المرصد السوري لحقوق الانسان
The Syrian Observatory For Human Rights

Health sector in Idlib, between hammer of the Russian bombing and anvil of the support and political considerations

The management of “Aqrabat” border hospital issued today a statement announcing the suspension of surgical operations and receiving patients until further notice, starting from the 1st of January 2020, because of the stoppage of support, and in if the support is permanently suspended; the work will be limited to the emergency services only.

On the 24th of December, the Syrian American Medical Association (SAMS) issued a statement announcing the suspension of work at al-Salam Maternity Hospital in Maarrat al-Nu’man, due to heavy raids on the city, adding that “SAMS staff were forced to suspend the work at Saraqib Health Center in the eastern countryside of Idlib.” And the association noted that Maarrat al-Nu’man hospital is the largest hospital in north and west of Syria, saying that it “began supporting it in February 2015, to provide its services for free to all people of the area providing most of the medical services.”

The Syrian Observatory for Human Rights monitored more than 11 hospitals and health facilities getting destroyed and out of service during the recent escalation campaign, such as Sham Hospital, Rahman Talmanas Hospital, al-Rawdah Hospital, Kiwan Hospital, Myassar al-Ghadfa Hospital, al-Salam Maternity Hospital, Saraqib Hospital, Maarrat al-Nu’man Hospital, Saraqib Health Center, Health Center of Marshourin, Jisr al-Shughur Clinic and other health facilities that were bombed after they stopped operating due to heavy shelling.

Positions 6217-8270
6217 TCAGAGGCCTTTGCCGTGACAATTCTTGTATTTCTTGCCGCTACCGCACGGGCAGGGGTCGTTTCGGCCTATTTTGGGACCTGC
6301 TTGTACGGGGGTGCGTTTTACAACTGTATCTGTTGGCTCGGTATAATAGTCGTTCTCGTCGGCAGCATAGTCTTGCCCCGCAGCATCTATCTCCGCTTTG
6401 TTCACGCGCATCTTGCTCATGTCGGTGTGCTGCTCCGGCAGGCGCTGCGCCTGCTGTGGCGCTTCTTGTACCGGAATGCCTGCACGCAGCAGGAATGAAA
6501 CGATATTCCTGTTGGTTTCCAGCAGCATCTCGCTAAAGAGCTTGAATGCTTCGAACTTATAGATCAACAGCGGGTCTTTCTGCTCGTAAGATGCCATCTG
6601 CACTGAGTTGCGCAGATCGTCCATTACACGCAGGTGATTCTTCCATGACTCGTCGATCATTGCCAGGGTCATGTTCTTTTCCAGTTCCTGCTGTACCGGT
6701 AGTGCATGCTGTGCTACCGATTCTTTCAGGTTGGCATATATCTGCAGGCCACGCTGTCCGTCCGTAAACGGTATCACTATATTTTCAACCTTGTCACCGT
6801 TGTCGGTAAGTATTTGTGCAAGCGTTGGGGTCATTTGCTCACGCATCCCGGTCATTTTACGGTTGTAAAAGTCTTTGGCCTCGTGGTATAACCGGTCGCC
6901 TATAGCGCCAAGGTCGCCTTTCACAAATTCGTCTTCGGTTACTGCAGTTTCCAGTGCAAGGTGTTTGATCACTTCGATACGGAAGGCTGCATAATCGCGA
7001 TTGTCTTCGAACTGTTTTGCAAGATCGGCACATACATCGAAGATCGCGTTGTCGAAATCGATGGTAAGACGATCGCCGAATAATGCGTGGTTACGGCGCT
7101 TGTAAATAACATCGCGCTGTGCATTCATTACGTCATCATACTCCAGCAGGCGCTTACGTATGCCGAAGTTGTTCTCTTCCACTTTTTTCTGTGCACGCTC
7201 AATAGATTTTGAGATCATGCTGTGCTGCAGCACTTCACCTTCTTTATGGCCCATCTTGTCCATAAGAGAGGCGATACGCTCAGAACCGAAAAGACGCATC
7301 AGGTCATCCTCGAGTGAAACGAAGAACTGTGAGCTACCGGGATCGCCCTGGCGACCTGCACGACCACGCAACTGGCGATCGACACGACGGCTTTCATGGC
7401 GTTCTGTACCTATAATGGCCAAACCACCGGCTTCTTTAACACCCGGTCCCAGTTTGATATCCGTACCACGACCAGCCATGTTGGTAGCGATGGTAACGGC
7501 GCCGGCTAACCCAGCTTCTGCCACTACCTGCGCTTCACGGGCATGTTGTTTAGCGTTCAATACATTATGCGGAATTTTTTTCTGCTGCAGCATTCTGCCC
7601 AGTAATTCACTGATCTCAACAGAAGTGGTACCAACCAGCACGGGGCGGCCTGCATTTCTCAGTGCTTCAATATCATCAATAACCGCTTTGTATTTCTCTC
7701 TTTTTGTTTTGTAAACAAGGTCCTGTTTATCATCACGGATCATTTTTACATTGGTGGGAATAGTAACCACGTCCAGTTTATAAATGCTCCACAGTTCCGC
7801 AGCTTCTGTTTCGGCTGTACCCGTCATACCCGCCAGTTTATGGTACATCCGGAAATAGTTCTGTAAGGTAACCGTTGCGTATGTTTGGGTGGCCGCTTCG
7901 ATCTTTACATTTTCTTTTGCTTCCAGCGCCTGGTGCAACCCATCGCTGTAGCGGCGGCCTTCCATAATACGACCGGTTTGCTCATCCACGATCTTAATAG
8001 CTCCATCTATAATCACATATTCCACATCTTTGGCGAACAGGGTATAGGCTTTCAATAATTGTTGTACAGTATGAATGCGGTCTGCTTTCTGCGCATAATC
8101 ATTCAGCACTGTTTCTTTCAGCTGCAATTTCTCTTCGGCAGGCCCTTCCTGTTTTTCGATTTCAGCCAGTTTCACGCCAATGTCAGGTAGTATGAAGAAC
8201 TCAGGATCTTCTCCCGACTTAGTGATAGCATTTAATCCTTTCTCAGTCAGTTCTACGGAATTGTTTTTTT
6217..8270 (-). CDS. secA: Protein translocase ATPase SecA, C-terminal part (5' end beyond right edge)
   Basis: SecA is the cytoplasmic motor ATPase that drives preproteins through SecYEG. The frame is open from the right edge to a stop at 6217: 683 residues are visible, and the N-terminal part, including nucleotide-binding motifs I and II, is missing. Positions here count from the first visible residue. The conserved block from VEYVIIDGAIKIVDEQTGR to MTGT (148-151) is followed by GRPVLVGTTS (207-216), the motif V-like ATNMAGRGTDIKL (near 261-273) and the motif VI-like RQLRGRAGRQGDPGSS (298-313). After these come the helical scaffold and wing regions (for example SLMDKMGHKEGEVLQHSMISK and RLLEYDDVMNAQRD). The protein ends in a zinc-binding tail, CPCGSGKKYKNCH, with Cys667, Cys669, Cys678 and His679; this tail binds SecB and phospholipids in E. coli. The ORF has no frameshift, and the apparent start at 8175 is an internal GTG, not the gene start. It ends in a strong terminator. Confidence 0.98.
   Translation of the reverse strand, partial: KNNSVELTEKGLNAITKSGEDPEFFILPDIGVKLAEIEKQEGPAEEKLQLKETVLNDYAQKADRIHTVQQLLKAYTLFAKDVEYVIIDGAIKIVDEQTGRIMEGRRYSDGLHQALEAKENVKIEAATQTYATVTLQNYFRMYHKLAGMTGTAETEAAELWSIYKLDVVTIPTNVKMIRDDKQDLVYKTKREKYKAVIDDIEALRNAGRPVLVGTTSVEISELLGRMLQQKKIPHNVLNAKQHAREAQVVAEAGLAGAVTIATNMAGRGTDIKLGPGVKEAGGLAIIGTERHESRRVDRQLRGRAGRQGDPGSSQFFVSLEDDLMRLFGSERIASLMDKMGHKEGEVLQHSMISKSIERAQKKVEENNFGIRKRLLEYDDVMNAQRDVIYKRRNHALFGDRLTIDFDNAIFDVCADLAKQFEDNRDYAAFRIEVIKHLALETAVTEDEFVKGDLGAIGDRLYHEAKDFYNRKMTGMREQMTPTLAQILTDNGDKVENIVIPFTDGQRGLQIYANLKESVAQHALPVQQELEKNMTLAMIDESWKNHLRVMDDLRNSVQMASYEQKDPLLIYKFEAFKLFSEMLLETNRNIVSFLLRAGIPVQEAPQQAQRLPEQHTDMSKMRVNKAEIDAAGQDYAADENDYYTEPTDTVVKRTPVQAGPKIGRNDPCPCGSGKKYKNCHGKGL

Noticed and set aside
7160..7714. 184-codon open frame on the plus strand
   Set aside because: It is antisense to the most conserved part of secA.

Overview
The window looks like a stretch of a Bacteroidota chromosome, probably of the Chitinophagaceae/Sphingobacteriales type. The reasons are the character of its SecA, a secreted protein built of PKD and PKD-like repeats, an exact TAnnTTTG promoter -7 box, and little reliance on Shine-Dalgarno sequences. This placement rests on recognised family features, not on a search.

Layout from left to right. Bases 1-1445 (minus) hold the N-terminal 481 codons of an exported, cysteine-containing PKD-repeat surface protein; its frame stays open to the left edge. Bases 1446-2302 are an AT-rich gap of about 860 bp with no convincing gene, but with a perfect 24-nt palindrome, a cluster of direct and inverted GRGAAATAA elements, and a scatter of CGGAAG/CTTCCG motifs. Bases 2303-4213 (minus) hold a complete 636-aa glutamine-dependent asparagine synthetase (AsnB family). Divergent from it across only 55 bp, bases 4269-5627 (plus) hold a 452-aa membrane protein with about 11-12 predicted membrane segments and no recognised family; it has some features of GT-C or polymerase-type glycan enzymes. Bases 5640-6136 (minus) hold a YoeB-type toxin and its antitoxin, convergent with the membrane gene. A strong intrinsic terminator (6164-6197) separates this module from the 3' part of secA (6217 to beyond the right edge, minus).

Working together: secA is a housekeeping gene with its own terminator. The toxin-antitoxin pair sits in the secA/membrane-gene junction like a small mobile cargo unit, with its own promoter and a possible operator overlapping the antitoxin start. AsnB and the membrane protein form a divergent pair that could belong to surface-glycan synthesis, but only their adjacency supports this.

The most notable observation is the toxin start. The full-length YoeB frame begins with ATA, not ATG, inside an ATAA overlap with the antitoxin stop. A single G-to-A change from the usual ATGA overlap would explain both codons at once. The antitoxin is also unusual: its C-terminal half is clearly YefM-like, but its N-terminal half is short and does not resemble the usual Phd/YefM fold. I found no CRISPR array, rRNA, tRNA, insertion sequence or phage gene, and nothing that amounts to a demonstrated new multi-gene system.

On the 5th of May, the Syrian Observatory for Human Rights monitored four hospitals getting out of service due to Russian strikes targeted “Nabd al-Hayat” hospital in Idlib countryside, “Kafr Nubl” Hospital south of Idlib, Kafr Zita hospital in the northern countryside of Hama, and “al-Amal” orthopedic hospital.

On the 10th of December, the Syrian Observatory monitored the Turkish government’s detaining medical aid trucks, which were heading to al-Qeniyyeh hospital in Jisr al-Shughur, and asked the administration not to promote this matter in the media, where the medical staff called on the Turkish government to abandon any political, regional, or international considerations that may stand in the way of medical work, which has long been under the siege, attack, and hostility of the criminal “Assad” regime, and the Syrian Observatory monitored more than 75 attacks targeted medical facilities in the “de-escalation” area since late April.

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